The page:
Project Vote Smart now looking for interns

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    By NORMAN ANAWAT

    BYU students who are interested in an internship with a nonprofit organization that provides factual information about politicians and their background to voters have scholarship money available to them.

    Project Vote Smart provides voters with information they need in order to protect themselves from manipulative and misleading political campaigns, said Ann Yoders, national intern coordinator.

    Students find out factual information about politicians such as where they were educated, the way they voted on different issues, their voting records and background information, she said.

    The project also sends out a national political awareness test every year. It is a survey with different questions on different issues to politicians. The results of this survey are given to the people, Yoders said.

    “Project Vote Smart provides unbiased, nonpartisan, factual information to people to make them more informed voters, so they can take more responsibility in the election process,” Yoders said.

    As long as students qualify for the National Internship Program they can receive a scholarship, she said.

    Students have to fill out an application on a scholarship request form, provide three references, a writing sample and a current resume, Yoders said.

    Students also have to be in good standing with their university to apply for the scholarship, she said.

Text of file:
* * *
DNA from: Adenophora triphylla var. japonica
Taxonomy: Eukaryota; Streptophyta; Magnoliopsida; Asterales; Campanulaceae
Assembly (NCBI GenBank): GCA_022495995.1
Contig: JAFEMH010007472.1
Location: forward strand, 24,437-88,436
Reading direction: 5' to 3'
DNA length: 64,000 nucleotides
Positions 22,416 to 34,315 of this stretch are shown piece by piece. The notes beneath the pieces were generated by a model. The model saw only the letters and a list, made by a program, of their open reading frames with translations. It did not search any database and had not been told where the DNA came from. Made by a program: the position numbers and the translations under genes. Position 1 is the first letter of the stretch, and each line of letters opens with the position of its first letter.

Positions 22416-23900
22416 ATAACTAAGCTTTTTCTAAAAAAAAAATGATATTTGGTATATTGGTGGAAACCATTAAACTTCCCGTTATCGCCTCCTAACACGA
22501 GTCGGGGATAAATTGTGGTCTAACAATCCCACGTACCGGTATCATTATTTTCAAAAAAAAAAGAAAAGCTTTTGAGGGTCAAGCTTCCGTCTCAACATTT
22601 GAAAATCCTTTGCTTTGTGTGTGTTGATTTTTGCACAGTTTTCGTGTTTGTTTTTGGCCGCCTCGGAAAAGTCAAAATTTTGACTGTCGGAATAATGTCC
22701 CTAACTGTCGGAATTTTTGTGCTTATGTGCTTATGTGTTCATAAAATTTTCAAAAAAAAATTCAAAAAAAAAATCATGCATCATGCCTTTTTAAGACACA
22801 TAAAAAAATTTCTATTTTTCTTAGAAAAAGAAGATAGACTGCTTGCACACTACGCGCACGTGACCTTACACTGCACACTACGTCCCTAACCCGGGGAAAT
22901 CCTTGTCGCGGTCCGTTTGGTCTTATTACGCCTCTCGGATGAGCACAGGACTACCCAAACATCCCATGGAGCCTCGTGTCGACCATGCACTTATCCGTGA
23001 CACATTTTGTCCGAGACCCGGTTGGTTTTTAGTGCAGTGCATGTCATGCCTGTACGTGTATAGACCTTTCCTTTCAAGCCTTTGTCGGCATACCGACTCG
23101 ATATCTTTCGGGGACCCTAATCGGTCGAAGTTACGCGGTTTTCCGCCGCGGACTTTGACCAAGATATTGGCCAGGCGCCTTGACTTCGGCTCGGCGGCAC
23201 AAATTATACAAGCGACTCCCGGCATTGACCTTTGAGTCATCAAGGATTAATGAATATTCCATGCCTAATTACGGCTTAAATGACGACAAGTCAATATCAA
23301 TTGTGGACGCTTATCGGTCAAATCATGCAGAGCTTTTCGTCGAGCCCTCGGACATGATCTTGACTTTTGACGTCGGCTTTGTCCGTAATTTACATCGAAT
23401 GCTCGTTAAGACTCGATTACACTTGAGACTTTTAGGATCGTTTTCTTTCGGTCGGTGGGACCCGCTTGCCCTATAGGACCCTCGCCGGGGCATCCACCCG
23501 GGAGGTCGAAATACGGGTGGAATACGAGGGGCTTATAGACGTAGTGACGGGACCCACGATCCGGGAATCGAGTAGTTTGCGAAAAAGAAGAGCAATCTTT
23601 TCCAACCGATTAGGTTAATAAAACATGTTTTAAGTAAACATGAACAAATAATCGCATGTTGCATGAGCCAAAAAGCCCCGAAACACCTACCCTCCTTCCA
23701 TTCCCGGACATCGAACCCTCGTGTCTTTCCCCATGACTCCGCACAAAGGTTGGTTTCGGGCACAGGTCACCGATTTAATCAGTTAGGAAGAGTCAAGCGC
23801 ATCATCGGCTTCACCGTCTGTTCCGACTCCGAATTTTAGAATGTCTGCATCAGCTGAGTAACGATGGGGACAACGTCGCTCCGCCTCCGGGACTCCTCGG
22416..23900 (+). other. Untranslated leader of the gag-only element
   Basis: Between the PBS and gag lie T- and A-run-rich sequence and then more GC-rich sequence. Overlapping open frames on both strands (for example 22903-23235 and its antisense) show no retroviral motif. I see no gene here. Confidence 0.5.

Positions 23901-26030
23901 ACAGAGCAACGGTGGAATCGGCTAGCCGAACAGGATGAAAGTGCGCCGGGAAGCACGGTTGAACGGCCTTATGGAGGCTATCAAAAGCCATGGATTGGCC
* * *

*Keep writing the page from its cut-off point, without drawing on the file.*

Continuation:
Although Project Vote Smart targets political science, communications, journalism and computer science majors, it accepts applications from all majors, Yoders said.

    Students who qualify as an intern receive no less than $1,000. However, many times students get confused and think that the scholarship money is for their schooling but this is not the case, Yoders said.

    The scholarship money is primarily a help for living expenses while the students are either in Boston or Corvallis, Ore., Yoders said.

    Housing arrangements are not included in the scholarship money given to the students, Yoders said.

    Students have to work 40 hours a week, Monday to Friday, and are expected to spend at least eight to 10 weeks with the program to receive credit for the internship, said Elise Senter, director of the voter research hot line.

    Interns also agree to give out the information and not to tell people how to interpret the information, Senter said.

    As November elections approach, Project Smart will be opened seven days a week, giving students more flexibility to arrange their schedules, Yoders said.

    Students can do an internship in the Project Vote Smart this spring, summer or fall, Yoders said.

    If students are interested they may contact Ann Yoders at (541) 737-3760 or through e-mail: .

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